At 8.6 miles, the Seneca Bluffs Trail reaches the end of the ridge and wraps around to the west, with obscured views of Seneca Creek. Bearing southwest, the trail climbs curved slopes (obviously designed for speeding cyclists), then approaches a nice view of the stream valley around the 9-mile mark. After edging around a pair of thickly vegetated ravines, the trail heads north again.
By now, monotony and weary legs are probably setting in—a condition partially alleviated by the convenience of a wooden bench at 9.85 miles. Here the trail splits; a spur heads west to Montevideo Road, while the main path continues right.
At 10.1 miles, the Seneca Bluffs Trail crosses Dry Seneca Creek, a tributary of the main waterway. The traverse of Dry Seneca—flouting its deceptive name—does require some rock-hopping to avoiding getting wet; however, it is a far cry from the “dangerous” stream crossing noted in warning signs that precede the creek.
Beyond, the trail climbs gradually among the bluffs overlooking Seneca Creek. At about 10.75 miles, the route parallels a large farm, situated just outside the park, on the left. After dropping back into the woods, the Seneca Bluffs Trail edges around a minor ravine and emerges briefly at the edge of a second farm. Stay straight, following the orange blazes. Back in the woods, the trail skirts the western bounds of the park then bears east. At 11.75 miles, cross a wooden bridge over a peaceful stream. By the 12-mile mark, the trail sets a course that will run roughly due north for the next 1.5 miles. The bluffs begin to slowly recede, giving way to a shaded floodplain. At about 13.1 miles, an interesting set of exposed rocks on the left breaks up the monotony.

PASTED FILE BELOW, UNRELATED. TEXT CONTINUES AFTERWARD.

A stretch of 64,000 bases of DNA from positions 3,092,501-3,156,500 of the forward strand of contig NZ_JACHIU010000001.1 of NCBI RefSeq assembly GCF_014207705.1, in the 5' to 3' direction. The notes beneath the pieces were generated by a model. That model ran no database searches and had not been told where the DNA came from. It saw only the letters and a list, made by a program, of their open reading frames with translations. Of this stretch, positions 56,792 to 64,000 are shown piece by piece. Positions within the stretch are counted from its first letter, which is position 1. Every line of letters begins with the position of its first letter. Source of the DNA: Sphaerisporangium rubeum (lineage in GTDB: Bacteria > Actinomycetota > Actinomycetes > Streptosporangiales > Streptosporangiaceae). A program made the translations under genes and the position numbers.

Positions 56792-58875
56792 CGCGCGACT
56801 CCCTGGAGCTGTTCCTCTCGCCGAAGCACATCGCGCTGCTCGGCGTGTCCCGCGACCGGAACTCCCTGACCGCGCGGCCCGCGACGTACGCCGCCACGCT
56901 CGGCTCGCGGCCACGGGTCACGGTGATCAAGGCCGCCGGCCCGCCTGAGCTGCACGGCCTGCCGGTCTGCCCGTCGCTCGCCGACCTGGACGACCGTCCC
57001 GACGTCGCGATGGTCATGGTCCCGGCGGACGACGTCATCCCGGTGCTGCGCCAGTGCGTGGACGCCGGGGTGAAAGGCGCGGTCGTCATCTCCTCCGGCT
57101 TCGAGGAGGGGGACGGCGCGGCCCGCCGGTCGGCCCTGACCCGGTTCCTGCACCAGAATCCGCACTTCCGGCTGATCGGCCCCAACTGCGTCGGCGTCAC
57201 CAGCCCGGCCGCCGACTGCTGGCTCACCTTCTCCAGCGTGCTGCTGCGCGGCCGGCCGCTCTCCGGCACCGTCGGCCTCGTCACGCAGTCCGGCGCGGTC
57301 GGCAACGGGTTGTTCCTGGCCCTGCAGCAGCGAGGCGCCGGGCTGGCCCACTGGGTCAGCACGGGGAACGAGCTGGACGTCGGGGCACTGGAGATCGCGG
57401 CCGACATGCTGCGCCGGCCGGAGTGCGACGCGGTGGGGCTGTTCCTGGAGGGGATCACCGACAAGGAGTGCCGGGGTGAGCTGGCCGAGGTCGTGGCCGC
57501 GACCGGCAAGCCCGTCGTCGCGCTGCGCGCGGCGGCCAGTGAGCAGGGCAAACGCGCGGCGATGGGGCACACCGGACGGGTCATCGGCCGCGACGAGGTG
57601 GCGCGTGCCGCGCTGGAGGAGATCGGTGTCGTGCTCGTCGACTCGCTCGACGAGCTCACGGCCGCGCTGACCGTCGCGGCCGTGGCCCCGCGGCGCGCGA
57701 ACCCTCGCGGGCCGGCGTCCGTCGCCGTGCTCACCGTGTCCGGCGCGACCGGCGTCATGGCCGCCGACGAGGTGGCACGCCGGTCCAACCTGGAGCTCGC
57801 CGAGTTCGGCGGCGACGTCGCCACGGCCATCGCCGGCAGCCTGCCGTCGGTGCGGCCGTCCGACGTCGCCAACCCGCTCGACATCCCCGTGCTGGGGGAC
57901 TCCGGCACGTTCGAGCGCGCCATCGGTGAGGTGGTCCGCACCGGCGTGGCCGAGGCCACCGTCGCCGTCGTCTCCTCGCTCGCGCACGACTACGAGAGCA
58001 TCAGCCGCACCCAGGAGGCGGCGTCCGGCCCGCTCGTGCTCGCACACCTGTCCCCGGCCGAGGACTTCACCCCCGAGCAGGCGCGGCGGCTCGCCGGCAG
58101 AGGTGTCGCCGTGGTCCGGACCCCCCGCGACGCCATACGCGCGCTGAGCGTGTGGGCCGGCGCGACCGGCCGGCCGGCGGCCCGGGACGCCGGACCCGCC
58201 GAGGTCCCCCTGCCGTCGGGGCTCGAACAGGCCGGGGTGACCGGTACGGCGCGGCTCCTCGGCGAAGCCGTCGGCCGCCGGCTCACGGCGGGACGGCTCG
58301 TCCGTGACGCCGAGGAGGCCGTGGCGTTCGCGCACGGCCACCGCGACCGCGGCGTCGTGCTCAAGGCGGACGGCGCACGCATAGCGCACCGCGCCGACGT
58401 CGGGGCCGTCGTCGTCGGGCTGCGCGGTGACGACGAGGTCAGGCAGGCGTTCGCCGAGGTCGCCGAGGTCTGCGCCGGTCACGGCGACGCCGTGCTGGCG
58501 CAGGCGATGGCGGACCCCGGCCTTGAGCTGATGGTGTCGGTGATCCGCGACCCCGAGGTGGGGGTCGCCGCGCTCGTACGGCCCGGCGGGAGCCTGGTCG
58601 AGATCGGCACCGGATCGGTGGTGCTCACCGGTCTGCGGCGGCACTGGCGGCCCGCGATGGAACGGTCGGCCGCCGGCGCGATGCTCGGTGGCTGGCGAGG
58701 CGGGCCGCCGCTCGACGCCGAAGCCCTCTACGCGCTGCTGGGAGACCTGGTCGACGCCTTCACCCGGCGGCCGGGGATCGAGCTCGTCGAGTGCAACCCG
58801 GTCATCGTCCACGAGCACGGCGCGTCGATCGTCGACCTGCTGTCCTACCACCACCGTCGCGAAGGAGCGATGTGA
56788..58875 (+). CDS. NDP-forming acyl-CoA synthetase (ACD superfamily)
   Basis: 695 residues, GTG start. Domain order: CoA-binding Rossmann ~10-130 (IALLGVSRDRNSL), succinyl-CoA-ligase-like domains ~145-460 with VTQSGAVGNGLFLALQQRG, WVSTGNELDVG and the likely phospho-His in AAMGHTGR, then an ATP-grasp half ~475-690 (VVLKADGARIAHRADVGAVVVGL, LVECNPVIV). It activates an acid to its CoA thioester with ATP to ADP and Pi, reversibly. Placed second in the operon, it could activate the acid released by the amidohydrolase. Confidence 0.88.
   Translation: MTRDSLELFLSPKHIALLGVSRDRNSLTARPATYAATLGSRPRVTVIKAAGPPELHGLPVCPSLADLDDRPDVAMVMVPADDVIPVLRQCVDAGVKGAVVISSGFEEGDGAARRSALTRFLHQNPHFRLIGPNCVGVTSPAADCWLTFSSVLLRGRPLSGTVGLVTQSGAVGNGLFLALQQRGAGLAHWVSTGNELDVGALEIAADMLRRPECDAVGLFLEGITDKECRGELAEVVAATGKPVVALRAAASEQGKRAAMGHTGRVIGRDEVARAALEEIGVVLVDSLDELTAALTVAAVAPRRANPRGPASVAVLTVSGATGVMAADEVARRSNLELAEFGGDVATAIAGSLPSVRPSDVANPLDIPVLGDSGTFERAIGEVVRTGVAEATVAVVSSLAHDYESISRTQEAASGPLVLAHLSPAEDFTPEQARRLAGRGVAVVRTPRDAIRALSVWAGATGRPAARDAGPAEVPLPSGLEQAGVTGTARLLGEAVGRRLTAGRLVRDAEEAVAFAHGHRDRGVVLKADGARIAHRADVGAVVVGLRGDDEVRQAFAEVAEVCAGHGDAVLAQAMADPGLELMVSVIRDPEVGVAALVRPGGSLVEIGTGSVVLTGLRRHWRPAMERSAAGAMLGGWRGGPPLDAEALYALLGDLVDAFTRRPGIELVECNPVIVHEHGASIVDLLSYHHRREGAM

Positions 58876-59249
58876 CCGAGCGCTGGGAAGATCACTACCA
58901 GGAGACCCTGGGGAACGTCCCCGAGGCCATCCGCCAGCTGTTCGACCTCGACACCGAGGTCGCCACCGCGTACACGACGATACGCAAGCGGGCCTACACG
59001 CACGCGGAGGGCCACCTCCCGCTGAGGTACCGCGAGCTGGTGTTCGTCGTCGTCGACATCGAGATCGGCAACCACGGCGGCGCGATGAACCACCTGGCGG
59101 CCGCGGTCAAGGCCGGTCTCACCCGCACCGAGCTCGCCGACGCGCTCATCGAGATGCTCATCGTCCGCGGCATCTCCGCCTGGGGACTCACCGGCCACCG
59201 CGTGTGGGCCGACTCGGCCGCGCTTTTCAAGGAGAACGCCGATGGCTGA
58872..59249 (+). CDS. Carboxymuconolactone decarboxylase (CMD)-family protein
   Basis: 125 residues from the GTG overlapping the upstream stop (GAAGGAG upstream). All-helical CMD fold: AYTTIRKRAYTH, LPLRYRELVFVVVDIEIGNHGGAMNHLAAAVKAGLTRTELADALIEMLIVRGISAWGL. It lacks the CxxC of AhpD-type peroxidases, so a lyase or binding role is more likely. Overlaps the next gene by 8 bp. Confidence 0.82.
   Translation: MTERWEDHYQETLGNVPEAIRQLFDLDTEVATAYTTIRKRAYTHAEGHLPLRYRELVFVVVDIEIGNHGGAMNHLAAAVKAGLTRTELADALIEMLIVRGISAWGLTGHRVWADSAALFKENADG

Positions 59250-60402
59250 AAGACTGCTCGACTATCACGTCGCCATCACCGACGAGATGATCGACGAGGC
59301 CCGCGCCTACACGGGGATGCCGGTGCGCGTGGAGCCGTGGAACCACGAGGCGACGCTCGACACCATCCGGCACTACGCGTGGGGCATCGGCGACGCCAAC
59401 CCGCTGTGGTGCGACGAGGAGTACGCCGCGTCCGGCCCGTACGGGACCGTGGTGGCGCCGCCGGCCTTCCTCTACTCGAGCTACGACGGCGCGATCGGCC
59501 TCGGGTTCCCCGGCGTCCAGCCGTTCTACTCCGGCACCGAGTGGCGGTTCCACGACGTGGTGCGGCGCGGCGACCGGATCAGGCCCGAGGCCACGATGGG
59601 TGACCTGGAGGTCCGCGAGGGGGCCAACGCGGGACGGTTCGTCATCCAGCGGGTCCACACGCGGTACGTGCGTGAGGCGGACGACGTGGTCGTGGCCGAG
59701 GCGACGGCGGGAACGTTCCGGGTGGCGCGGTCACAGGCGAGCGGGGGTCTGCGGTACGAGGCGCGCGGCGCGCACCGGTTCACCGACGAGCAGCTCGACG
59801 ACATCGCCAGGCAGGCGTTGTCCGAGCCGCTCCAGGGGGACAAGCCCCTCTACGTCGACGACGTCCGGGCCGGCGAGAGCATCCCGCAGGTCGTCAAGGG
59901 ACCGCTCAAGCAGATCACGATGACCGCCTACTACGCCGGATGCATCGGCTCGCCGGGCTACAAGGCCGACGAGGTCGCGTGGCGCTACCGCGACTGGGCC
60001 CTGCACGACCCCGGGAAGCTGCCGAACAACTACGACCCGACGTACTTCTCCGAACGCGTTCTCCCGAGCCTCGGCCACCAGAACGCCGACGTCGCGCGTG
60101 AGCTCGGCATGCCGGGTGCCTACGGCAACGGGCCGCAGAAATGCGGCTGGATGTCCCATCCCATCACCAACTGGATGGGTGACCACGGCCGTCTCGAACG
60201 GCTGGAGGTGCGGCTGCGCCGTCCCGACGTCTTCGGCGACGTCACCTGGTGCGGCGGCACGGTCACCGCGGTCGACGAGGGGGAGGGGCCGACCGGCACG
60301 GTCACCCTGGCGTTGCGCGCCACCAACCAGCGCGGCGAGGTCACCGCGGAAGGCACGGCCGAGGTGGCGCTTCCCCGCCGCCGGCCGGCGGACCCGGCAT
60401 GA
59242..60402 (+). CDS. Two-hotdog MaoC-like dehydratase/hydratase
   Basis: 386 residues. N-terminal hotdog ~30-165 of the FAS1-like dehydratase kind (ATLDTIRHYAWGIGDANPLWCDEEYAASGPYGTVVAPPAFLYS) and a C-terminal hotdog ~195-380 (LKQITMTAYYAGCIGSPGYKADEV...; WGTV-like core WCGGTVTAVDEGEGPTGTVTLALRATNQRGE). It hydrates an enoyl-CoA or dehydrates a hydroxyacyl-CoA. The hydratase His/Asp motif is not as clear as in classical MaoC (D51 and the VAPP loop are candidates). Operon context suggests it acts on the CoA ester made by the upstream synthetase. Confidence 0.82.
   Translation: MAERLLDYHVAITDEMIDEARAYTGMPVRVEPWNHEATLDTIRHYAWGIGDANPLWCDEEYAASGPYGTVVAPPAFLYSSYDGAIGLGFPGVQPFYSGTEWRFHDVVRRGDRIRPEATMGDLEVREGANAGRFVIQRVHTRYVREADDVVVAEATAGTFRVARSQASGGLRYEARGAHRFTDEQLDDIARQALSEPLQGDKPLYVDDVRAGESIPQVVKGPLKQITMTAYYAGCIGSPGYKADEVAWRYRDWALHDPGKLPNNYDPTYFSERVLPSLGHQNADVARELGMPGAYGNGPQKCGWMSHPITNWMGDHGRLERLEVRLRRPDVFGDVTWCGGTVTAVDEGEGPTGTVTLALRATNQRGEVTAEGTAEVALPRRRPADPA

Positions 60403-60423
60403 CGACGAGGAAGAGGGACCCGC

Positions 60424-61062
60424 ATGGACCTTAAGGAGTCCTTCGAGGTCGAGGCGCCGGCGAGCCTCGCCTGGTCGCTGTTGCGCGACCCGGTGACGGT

The home stretch cuts through dense but sun-soaked scrub, likely another case of former farmland. At about 13.5 miles, the Seneca Bluffs Trail passes under power lines and ends abruptly at Highway 28. Use caution when crossing the road, then take a right, following Route 28 over the Seneca Creek bridge. The hike ends, at last, back at the Seneca Greenway parking area on the left—the terminus of a 13.8-mile workout.
Time required for this hike will vary widely by fitness levels. In most cases, hikers will have to allot most of a day to complete the entire loop.